George Ogilvie

In 1989, George Ogilvie was closing the casting session for his forthcoming drama, "The Crossing," when an unkempt man with a chipped tooth burst in and asked, "Am I too late?" The answer was "No," and so Russell Crowe ... Read more »
Born: 03/05/1931 in Goulburn, New South Wales, AU

Filmography

Director (6)

The Crossing 1990 (Movie)

(Director)

MacCauley's Daughter 1988 - 1989 (TV Show)

Director

Short Changed 1986 (Movie)

(Director)

The Place at the Coast 1986 (Movie)

(Director)

Mad Max Beyond Thunderdome 1985 (Movie)

(Director)

Princess Kate (TV Show)

Director

Biography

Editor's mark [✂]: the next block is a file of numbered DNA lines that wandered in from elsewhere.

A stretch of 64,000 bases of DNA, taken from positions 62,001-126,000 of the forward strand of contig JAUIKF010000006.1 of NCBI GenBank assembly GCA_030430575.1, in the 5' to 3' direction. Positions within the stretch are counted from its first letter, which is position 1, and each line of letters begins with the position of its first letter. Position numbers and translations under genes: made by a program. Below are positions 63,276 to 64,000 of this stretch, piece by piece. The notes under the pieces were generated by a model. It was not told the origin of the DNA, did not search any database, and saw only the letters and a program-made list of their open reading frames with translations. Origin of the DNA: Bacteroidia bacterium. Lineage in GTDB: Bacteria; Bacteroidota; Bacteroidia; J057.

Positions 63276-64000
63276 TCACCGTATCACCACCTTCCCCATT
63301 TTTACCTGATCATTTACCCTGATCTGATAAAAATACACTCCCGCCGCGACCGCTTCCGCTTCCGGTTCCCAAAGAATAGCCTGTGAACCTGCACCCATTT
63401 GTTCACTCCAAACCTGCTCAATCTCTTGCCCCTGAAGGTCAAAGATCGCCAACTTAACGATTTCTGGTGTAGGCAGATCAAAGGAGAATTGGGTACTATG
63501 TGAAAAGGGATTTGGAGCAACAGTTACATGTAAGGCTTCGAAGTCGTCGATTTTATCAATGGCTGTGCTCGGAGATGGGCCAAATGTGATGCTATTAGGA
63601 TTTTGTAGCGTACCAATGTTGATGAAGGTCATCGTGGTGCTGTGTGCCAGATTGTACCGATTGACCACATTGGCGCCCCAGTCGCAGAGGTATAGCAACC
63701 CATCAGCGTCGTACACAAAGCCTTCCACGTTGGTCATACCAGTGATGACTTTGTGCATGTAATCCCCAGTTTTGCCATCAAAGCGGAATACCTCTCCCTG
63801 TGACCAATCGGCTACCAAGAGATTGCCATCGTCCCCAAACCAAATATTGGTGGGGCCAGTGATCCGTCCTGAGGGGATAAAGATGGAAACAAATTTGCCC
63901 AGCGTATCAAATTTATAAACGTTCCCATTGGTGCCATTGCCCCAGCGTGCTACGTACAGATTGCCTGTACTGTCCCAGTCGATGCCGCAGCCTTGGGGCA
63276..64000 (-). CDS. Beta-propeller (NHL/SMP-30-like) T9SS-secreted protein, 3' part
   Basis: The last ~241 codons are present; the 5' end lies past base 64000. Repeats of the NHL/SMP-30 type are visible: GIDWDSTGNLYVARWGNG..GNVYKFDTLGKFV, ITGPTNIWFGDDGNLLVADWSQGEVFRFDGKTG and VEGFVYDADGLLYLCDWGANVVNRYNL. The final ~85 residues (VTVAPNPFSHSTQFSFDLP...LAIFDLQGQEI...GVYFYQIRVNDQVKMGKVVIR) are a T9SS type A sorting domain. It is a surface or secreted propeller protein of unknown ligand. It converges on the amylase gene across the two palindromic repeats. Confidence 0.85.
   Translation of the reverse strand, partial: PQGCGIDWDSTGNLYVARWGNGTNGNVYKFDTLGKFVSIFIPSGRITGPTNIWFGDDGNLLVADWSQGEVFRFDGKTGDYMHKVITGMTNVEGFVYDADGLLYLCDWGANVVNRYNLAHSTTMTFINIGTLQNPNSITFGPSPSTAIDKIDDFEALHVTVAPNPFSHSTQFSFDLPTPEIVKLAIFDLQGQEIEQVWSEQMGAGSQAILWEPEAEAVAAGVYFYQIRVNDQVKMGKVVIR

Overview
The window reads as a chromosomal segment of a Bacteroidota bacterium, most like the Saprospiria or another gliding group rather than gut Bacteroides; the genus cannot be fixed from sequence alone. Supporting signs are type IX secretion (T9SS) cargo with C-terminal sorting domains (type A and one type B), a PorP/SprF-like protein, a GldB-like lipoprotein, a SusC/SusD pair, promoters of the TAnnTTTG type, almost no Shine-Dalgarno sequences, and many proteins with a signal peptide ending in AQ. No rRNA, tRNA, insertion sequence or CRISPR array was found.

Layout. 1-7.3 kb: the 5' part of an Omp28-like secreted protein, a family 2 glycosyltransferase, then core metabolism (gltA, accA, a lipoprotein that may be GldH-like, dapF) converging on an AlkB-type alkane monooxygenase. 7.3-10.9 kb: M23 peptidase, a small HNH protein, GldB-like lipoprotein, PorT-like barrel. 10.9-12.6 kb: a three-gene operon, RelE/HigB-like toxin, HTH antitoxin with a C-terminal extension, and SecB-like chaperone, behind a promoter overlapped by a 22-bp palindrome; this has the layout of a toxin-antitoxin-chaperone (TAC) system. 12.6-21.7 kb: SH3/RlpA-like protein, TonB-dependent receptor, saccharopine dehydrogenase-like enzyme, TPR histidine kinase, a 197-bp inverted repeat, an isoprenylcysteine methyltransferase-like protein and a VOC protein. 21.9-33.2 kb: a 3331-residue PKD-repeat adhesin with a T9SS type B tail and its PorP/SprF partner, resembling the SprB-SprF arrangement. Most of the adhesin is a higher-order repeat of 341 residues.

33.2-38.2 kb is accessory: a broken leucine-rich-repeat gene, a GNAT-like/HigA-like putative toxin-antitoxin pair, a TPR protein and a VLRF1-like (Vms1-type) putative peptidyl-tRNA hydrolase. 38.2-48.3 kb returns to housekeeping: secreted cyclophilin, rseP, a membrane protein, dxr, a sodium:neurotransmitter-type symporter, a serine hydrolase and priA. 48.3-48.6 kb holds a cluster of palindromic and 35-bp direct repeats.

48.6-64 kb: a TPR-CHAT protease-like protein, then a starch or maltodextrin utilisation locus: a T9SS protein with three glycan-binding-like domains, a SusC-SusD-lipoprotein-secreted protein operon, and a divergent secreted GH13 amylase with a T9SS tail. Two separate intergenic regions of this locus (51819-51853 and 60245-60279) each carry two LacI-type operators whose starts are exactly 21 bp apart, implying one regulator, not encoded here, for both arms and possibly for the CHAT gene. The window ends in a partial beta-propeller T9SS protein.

In 1989, George Ogilvie was closing the casting session for his forthcoming drama, "The Crossing," when an unkempt man with a chipped tooth burst in and asked, "Am I too late?" The answer was "No," and so Russell Crowe landed his first film role. Ogilvie himself started out as an actor in Wales in the early 1950s and studied mime in Paris before returning to Australia to co-found the Melbourne Theater Company in 1965. Equally inspired staging opera, ballet and drama, Ogilvie won numerous directing awards in Sydney, Adelaide and Melbourne before venturing before the cameras in the 1978 teleplay "The Sound of Love." Four years later, he was persuaded by George Miller to direct an episode of the political mini-series "The Dismissal" (in which he also played a senator) and the pair collaborated again on the 1985 Mel Gibson vehicle, "Mad Max Beyond Thunderdome." In between times, Ogilvie had directed the cult cricketing saga "Bodyline" and, over the next couple of years, he alternated between features like the 1986 racial prejudice drama "Short Changed" and the 1987 adaptation of Jane Hyde's novel "The Place at the Coast" and such TV-movies as "The Shiralee" and "Touch the Sun: Princess Kate." Unfortunately, "The Crossing" proved to be Ogilvie's final feature, although the 1990s did see him follow the crime duo "The Feds: Seduction" and "The Feds: Deception" with the teleplays "The Battlers" and "The Last of the Ryans" before his 2003 comeback from a theatrical sabbatical on the cop show "Blue Heelers."

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